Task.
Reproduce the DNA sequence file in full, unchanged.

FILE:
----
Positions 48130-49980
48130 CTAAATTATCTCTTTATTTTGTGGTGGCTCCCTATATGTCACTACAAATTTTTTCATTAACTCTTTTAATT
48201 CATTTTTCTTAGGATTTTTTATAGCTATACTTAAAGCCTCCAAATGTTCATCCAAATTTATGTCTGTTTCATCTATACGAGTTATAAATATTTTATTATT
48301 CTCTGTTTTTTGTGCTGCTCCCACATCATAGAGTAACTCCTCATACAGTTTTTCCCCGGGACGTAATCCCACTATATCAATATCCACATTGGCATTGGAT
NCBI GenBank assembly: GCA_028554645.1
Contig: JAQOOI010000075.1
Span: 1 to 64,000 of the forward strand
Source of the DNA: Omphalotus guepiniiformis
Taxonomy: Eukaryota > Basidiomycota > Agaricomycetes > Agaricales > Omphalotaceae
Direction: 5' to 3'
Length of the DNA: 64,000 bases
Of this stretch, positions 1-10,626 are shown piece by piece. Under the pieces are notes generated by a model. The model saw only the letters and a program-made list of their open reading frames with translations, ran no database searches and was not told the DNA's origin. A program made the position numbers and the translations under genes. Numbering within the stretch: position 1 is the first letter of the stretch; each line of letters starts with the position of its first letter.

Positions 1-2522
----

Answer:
Positions 48130-49980
48130 CTAAATTATCTCTTTATTTTGTGGTGGCTCCCTATATGTCACTACAAATTTTTTCATTAACTCTTTTAATT
48201 CATTTTTCTTAGGATTTTTTATAGCTATACTTAAAGCCTCCAAATGTTCATCCAAATTTATGTCTGTTTCATCTATACGAGTTATAAATATTTTATTATT
48301 CTCTGTTTTTTGTGCTGCTCCCACATCATAGAGTAACTCCTCATACAGTTTTTCCCCGGGACGTAATCCCACTATATCAATATCCACATTGGCATTGGAT
NCBI GenBank assembly: GCA_028554645.1
Contig: JAQOOI010000075.1
Span: 1 to 64,000 of the forward strand
Source of the DNA: Omphalotus guepiniiformis
Taxonomy: Eukaryota > Basidiomycota > Agaricomycetes > Agaricales > Omphalotaceae
Direction: 5' to 3'
Length of the DNA: 64,000 bases
Of this stretch, positions 1-10,626 are shown piece by piece. Under the pieces are notes generated by a model. The model saw only the letters and a program-made list of their open reading frames with translations, ran no database searches and was not told the DNA's origin. A program made the position numbers and the translations under genes. Numbering within the stretch: position 1 is the first letter of the stretch; each line of letters starts with the position of its first letter.

Positions 1-2522